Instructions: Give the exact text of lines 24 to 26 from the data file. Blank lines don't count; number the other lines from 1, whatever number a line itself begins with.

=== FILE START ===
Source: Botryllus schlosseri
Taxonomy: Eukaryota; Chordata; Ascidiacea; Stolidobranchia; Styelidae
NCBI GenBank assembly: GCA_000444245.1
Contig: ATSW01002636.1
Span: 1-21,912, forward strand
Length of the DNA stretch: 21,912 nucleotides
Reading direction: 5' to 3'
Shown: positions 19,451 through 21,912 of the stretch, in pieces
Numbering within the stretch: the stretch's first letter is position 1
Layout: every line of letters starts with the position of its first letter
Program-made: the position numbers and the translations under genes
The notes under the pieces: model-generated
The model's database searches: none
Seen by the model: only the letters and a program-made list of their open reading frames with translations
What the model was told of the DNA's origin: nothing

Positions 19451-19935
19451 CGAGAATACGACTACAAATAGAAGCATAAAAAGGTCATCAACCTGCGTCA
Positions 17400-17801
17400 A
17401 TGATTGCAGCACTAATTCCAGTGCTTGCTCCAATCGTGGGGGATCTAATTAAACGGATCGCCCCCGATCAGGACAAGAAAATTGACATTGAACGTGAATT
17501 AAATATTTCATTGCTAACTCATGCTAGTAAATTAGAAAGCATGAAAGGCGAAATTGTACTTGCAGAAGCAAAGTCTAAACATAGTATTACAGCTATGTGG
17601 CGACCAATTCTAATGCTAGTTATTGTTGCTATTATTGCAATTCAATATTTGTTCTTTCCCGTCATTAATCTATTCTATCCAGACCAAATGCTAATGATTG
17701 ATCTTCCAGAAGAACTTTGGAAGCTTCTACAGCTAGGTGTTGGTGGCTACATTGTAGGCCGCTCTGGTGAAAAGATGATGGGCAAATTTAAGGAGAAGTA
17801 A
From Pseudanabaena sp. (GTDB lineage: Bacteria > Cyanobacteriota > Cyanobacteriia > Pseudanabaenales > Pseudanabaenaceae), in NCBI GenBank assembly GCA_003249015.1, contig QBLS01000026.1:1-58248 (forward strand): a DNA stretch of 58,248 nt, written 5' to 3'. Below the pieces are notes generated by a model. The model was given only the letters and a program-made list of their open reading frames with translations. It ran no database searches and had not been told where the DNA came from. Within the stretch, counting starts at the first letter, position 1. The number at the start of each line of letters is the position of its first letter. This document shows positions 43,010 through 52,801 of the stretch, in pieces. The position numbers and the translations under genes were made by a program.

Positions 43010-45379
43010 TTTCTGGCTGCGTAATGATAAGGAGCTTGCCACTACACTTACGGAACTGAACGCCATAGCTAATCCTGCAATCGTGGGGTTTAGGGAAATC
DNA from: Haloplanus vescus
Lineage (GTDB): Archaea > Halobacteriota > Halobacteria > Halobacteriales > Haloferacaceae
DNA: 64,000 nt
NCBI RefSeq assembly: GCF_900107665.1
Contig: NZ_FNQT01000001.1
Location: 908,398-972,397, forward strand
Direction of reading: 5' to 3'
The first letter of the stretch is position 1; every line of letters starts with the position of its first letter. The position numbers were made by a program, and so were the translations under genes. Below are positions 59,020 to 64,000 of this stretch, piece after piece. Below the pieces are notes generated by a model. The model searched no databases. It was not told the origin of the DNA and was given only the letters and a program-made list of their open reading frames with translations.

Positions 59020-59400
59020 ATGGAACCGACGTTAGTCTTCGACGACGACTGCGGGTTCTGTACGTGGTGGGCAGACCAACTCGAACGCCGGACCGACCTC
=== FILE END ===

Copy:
17801 A
From Pseudanabaena sp. (GTDB lineage: Bacteria > Cyanobacteriota > Cyanobacteriia > Pseudanabaenales > Pseudanabaenaceae), in NCBI GenBank assembly GCA_003249015.1, contig QBLS01000026.1:1-58248 (forward strand): a DNA stretch of 58,248 nt, written 5' to 3'. Below the pieces are notes generated by a model. The model was given only the letters and a program-made list of their open reading frames with translations. It ran no database searches and had not been told where the DNA came from. Within the stretch, counting starts at the first letter, position 1. The number at the start of each line of letters is the position of its first letter. This document shows positions 43,010 through 52,801 of the stretch, in pieces. The position numbers and the translations under genes were made by a program.

Positions 43010-45379